Inspired by the very glaciers it aims to protect, the Glaciarium is a new museum in southern Argentina's Glacier National Park. Built to sit lightly on the earth and minimize energy use, the recently opened museum will help raise awareness about the beautiful region and serve as a research institute to monitor the ice cap. Visitors of the popular, Patagonian tourist circuit will walk away with a greater respect and understanding of climate change's effect on the magical and massive glaciers.
The new glacier museum is located about 5 km from El Calafate and surrounded by the 4,500 sq kilometers Glaciers National Park.
With 47 glaciers, the park holds the largest ice cap outside of Antarctica and Greenland.
The goal of the museum is to both inspire and educate visitors of the region about glaciers, their role in the environment as well as how they will be impacted by climate change.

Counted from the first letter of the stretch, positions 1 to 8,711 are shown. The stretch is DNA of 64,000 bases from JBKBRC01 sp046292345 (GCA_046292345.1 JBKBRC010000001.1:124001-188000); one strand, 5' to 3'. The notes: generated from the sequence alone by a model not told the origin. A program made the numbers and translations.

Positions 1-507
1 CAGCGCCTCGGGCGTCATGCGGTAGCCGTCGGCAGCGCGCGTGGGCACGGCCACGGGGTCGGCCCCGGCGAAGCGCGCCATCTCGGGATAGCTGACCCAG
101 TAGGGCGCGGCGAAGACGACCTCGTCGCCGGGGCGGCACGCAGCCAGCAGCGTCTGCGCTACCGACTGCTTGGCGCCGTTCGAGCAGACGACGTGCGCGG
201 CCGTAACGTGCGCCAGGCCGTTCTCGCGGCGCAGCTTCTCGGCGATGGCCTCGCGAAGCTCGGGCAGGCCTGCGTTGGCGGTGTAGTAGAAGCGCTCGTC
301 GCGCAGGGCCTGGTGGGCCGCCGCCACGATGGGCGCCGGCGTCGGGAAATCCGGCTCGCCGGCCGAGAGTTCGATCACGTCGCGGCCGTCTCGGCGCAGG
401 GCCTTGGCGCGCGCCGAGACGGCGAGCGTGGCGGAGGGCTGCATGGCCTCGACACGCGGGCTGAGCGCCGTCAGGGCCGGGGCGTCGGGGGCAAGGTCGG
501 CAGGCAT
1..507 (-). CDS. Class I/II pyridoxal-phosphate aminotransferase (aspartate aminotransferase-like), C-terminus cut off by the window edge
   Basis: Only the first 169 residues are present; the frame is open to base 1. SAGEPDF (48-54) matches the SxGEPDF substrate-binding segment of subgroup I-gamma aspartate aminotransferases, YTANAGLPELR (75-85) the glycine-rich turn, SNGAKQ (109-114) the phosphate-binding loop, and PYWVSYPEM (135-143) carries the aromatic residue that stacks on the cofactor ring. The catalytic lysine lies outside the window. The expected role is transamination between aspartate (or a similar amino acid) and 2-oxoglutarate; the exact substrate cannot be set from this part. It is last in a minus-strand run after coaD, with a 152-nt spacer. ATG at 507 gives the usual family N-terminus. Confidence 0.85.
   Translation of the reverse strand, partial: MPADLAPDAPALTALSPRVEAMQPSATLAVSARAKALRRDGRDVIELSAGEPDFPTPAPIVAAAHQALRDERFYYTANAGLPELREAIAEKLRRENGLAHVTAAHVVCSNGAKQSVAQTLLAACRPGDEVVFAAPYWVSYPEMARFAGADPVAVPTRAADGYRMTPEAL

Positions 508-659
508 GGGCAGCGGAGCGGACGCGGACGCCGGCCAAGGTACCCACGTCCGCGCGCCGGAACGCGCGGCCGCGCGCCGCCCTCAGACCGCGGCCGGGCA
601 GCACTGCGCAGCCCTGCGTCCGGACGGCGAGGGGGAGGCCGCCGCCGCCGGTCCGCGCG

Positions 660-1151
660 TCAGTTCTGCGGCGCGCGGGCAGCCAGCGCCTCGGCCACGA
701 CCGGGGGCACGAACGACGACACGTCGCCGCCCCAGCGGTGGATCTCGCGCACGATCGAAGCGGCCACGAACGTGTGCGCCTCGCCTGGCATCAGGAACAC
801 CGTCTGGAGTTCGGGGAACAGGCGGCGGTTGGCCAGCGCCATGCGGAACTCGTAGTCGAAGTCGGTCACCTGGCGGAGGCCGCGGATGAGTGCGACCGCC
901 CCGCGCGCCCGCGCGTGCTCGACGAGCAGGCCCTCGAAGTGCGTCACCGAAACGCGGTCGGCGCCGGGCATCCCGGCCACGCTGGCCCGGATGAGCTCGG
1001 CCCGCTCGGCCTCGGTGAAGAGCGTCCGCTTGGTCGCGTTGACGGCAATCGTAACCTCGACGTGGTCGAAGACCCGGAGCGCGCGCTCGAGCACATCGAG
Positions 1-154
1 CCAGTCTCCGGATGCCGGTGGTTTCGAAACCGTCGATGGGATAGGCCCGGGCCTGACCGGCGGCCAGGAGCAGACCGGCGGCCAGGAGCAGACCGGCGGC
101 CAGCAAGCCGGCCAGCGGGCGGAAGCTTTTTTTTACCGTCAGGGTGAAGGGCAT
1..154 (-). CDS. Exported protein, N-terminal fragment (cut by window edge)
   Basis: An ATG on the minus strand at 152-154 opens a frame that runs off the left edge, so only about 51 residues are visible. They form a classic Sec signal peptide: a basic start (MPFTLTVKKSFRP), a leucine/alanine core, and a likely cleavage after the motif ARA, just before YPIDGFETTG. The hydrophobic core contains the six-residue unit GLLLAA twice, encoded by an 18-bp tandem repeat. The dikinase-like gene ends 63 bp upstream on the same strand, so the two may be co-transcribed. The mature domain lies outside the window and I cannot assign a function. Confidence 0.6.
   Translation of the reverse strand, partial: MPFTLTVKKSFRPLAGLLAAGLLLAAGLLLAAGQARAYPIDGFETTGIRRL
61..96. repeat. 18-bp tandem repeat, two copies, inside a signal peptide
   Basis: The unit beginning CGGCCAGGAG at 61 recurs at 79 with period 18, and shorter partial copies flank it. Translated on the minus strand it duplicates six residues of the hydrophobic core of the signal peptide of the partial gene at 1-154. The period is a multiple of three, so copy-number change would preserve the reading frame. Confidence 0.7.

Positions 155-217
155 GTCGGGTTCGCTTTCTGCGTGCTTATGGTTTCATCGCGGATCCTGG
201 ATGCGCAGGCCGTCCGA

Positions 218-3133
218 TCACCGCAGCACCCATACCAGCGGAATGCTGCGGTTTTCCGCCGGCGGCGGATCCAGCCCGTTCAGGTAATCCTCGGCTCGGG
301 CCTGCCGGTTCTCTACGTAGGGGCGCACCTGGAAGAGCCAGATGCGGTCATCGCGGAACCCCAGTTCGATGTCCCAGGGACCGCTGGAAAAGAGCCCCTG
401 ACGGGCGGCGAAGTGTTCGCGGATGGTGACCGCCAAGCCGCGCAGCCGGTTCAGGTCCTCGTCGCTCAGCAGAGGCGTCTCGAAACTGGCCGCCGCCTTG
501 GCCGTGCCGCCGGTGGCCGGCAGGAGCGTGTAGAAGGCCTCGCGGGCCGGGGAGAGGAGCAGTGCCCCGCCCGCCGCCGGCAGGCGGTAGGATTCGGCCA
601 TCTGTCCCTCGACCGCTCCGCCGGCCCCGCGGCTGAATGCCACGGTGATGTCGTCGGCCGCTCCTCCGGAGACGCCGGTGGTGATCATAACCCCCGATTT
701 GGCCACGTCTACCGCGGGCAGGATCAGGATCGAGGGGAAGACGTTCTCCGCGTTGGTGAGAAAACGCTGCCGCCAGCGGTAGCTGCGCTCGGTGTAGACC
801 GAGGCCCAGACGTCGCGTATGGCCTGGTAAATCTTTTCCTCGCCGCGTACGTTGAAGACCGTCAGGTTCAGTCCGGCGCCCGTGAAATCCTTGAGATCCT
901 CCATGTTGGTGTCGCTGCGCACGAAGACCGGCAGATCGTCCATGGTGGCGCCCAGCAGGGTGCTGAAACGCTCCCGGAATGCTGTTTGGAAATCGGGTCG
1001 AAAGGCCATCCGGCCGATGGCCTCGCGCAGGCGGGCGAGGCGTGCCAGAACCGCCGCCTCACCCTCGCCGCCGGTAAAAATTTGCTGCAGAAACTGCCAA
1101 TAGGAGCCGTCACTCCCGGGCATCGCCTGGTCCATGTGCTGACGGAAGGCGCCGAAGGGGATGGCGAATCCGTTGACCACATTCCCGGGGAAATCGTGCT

Additionally the institute will serve as an investigation center to monitor the status and evolution of the monoliths in the Patagonia region.
Pedro Skcarca, chief of Glaciology at the Argentine Antarctic Institute, will head up the research team led from within the museum.
The Glaciarium was actually inspired by glaciers and the building's volume resembles the head of a glacier as where it breaks apart and crashes into the water.
While glaciers are very heavy, the museum was designed to sit lightly on the earth and is constructed out of a metal frame and could easily be disassembled.
Minimal sitework was required for the volume, which just sits right on the natural level of the soil.
Energy usage was minimized and LED lights were used extensively throughout the main hall, auditorium foyer and exteriors.
The museum's shop is even branded as an "Eco Shop" and features locally made and eco friendly gifts.
Museum owners also hope to one day incorporate solar and wind energy into the project, but don't have the funding for it right now.
A rendering of the museum.
Nearby glaciers inspired the museum's form.